Boxes must be intact, with end and tuck flaps still attached. While it's rare to find a box that is truly in ex-factory condition, any blemish on the illustrative 'picture' faces will reduce value and long term desirability.

Rare models can sell for substantial sums. Scarce Matchbox variations have topped $10,000, while a boxed and perfct Corgi Batmobile or 007 Aston can cost more than $1000.

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Buyers in these price ranges need to implicitly trust the vendor's bona fides to ensure that the item is in the condition described and - most importantly - genuine.

Skilled 'restorers' can create near perfect replicas of rare items and it takes an expert eye to separate th genuine fro the fake.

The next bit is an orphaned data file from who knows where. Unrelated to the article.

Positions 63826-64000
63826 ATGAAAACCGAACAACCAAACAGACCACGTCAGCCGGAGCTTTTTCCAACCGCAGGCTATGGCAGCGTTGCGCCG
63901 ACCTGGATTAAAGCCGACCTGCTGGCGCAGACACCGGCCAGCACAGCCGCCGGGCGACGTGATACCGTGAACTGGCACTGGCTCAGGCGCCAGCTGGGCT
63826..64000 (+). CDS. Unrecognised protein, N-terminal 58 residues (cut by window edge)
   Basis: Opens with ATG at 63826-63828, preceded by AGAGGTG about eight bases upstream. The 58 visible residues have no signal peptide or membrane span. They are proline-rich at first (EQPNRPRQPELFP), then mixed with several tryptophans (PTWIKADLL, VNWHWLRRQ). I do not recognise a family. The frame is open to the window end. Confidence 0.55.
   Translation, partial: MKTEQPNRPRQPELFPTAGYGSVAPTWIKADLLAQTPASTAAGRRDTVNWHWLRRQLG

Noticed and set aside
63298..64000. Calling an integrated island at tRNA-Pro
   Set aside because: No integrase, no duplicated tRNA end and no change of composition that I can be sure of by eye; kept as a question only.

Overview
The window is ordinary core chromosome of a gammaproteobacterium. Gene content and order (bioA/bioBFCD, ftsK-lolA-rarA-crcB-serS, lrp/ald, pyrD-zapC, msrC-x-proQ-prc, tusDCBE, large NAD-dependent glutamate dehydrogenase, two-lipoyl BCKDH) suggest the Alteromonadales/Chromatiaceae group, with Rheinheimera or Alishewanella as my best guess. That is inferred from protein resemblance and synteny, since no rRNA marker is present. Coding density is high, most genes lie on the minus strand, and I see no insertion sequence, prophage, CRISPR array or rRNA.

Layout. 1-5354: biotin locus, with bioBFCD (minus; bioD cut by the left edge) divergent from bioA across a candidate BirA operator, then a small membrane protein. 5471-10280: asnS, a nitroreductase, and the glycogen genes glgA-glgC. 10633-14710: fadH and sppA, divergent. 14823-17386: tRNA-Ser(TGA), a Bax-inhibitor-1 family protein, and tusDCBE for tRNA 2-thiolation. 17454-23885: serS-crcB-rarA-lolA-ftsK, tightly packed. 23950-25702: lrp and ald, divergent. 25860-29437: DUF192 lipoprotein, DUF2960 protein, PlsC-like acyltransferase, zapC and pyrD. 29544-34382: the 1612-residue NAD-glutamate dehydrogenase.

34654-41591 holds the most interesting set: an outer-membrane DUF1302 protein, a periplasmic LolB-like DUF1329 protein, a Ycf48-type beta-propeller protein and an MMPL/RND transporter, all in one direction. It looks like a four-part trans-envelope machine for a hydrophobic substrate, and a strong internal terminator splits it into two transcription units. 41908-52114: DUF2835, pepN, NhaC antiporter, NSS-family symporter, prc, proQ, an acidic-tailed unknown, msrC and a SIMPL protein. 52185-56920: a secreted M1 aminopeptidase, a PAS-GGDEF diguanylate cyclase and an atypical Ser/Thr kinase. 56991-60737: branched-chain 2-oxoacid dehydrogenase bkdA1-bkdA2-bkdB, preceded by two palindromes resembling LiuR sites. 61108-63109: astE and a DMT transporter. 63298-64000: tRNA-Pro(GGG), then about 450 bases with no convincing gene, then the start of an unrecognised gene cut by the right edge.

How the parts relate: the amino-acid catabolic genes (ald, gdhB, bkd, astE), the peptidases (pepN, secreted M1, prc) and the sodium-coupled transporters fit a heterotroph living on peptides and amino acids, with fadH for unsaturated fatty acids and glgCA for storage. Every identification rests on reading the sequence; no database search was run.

While it's lovely to have row upon row of display models, they can attract more than you rmates' envious eyes. Even an enclosed display case will let in fine dust that sticks to old and delicate paint and is hard to remove.

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High value models should be wrapped in tissue - or acid-free craft paper if you're ultra fussy - and stored in their boxes in a secure area. Steel stationery cupboards are recommended as they will provide some protection against heat and smoke should your house catch fire.

Individual items worth more than $500 and collections valued at above $10,000 shoudl be noted on your household insurance policy.